When a Trojan is activated, numerous things can happen.  Some Trojans are more annoying than malicious.  Some of the less annoying Trojans may choose to change your desktop settings or add silly desktop icons.  The more serious Trojans can erase or overwrite data on your computer, corrupt files, spread other malware such as viruses, spy on the user of a computer and secretly report data like browsing habits to other people, log keystrokes to steal information such as passwords and credit card numbers, phish for bank account details (which can be used for criminal activities), and even install a backdoor into your computer system so that they can come and go as they please.

To increase your odds of not encountering a Trojan, follow these guidelines. 

1.         Remain diligent
Trojans can infect your computer through rogue websites, instant messaging, and emails with attachments.  Do not download anything into your computer unless you are 100 percent sure of its sender or source.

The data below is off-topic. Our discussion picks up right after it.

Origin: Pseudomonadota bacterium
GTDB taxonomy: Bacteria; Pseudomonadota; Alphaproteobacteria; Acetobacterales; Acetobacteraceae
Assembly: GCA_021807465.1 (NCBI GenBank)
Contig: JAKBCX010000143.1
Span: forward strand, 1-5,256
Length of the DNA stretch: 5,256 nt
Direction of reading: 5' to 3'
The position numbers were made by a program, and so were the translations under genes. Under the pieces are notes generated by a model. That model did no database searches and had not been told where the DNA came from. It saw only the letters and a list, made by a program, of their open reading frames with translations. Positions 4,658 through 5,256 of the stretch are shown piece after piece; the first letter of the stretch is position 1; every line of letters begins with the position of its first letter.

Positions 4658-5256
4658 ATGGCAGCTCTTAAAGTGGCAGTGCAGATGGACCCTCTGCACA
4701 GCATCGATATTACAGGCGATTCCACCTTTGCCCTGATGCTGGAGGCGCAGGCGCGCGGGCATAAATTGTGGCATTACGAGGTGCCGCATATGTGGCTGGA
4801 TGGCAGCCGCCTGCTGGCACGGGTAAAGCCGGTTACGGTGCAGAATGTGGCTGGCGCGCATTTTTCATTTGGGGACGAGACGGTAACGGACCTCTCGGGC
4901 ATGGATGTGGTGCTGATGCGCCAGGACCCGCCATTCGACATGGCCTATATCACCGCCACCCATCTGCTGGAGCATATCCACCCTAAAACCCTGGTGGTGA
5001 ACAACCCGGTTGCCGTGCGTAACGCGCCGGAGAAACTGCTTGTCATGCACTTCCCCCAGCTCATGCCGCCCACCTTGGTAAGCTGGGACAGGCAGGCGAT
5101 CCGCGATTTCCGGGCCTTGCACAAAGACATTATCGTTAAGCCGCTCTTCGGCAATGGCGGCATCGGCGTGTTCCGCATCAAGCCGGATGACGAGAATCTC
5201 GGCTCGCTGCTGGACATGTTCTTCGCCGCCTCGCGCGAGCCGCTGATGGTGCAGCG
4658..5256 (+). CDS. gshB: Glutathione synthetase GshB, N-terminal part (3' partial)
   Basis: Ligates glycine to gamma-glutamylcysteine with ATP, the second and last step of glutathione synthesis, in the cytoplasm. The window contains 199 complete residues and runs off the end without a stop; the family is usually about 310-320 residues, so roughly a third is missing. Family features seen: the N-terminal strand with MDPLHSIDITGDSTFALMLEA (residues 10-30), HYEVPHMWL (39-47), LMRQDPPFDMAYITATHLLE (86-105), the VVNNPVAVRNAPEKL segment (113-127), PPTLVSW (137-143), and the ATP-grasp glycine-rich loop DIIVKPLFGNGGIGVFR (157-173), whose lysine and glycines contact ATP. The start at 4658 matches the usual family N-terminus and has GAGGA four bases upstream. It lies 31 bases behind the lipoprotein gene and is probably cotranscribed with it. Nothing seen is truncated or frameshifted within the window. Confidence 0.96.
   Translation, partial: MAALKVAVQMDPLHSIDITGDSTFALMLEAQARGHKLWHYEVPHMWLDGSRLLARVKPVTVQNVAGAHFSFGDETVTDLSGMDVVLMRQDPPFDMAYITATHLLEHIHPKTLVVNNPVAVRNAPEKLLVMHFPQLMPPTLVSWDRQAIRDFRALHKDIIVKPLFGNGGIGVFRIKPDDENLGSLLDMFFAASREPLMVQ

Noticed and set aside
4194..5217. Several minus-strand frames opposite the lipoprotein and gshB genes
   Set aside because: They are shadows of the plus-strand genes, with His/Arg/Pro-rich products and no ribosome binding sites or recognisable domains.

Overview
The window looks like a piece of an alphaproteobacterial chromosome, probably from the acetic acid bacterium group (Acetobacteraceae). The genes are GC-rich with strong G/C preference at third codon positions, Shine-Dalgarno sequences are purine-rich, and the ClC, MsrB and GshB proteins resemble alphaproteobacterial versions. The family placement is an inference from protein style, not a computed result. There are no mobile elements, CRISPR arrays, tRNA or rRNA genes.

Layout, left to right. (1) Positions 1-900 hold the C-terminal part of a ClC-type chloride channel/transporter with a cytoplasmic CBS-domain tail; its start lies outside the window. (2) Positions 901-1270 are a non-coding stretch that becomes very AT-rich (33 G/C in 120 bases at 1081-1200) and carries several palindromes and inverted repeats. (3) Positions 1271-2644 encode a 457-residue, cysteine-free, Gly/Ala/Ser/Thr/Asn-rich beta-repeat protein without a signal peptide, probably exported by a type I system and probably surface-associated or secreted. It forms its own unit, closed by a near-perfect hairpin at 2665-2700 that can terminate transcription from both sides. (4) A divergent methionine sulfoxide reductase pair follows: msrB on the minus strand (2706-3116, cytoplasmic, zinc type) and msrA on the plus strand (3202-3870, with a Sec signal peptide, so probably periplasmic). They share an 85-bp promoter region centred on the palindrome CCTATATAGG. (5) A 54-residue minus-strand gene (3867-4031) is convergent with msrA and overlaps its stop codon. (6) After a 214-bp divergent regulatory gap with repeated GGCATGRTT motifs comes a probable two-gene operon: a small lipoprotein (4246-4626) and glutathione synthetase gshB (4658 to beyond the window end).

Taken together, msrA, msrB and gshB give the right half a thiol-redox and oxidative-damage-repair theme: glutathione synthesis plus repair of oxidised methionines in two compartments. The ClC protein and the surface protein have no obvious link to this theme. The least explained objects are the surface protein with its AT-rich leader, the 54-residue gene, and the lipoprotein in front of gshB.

2.         Ensure that your operating system is always up-to-date.  If you are running a Microsoft Windows operating system, this is essential.
3.         Install reliable anti-virus software.  It is also important that you download any updates frequently to catch all new Trojan Horses, viruses, and worms.  Be sure that the anti-virus program that you choose can also scan e-mails and files downloaded through the internet.
4.         Consider installing a firewall.  A firewall is a system that prevents unauthorized use and access to your computer.  A firewall is not going to eliminate your computer virus problems, but when used in conjunction with regular operating system updates and reliable anti-virus software, it can provide additional security and protection for your computer.

Nothing can guarantee the security of your computer 100 percent. However, you can continue to improve your computer's security and decrease the possibility of infection by consistently following these guidelines.